# On the definition of product of groups

What I'm asking comes from Bosch, Algebra, the first chapter on elementary group theory.

1) Let $X$ be a set and $G$ a group. Then the set $G^X$ of maps from $X$ to $G$ is a group in a natural way, that is for every $f,g\in G^X$, set $(f\cdot g)(x):=f(x)\cdot g(x)$.

2) Let $X$ be a set of indexes and $\left(G_x\right)_{x\in X}$ a collection of groups. Then the product set $\prod_{x\in X}G_x$ becomes a group if we define the product component-wise, that is $(g_x)_{x\in X}\cdot (h_x)_{x\in X}:=(g_x\cdot h_x)_{x\in X}$.

Now suppose that the groups $G_x$ are copies of the same group $G$. Then, using notations in 1), we have $$\displaystyle\prod_{x\in X}G_x=G^X$$ Well, I can't understand this equation. I mean, an element in the lefthandside is a collection $(g_x)_{x\in X}$ of elements of $G$, whereas on the righthandside we have functions taking values in $G$. How can the two objects be the same?

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## 2 Answers

Strictly speaking, what we have is only an isomorphism of groups, given by $(g_x)_{x\in X}\mapsto (x\mapsto g_x)$ with inverse map $f\mapsto(f(x))_{x\in X}$. But this isomorphism is so canonical, the difference so shallow that actually calling it equality seems to be one of the lesser sins. For example, would you really object to the equation $(A\times B)\times C=A\times (B\times C)$ for cartesian products of sets?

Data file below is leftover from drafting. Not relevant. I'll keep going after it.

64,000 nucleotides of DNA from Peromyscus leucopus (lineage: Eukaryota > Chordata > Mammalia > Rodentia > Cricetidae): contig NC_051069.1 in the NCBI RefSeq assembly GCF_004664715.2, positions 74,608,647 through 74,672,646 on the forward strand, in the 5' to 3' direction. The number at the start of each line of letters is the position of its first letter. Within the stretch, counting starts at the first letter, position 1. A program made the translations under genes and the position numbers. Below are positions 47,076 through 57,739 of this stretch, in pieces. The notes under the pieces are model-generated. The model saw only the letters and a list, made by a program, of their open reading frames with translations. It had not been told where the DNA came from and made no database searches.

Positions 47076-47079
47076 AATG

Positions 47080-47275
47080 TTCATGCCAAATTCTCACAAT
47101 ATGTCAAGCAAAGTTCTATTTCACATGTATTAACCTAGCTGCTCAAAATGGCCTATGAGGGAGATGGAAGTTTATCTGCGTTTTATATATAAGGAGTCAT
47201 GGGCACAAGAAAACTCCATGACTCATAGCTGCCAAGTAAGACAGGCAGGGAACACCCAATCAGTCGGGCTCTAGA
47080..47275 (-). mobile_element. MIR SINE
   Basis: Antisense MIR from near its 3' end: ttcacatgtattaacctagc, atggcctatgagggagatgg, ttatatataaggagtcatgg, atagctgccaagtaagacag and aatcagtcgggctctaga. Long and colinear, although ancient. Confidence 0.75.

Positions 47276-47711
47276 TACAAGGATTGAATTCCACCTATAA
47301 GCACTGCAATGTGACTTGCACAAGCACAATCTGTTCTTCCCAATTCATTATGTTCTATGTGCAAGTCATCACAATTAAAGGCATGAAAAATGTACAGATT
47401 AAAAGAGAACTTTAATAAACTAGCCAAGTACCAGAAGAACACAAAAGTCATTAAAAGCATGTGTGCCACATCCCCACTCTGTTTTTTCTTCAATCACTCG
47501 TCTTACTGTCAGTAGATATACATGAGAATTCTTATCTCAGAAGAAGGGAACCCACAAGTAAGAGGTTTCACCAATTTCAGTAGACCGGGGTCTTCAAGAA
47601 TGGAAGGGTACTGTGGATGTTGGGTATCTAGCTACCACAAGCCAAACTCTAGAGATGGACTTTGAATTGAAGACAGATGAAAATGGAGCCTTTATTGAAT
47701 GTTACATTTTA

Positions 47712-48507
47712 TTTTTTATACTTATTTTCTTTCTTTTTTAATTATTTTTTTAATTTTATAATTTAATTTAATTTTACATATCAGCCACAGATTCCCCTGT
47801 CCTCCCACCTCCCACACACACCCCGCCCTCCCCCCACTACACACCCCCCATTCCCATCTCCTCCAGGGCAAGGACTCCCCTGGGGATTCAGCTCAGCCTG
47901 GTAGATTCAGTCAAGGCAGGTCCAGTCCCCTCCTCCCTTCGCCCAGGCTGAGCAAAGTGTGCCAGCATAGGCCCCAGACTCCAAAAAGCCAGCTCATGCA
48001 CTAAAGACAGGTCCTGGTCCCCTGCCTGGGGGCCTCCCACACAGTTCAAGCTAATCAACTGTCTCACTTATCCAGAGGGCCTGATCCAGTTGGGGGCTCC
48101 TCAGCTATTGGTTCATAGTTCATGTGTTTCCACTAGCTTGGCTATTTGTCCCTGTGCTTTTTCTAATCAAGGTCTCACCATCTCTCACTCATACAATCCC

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Well, the indexing is simply a function on $X,$ yes? That is, $g=(g_x)_{x\in X},$ where $g_x\in G_x=G$ for all $x\in X,$ so in fact, $g$ is in effect a function $X\to G$ given by $g(x)=g_x$.

More generally, if we have a collection of sets $\{A_x\}_{x\in X},$ then $\prod\limits_{x\in X}A_x$ can be thought of as the set of all functions $f:X\to\bigcup\limits_{x\in X}A_x$ such that $f(x)\in A_x$ for all $x\in X$.

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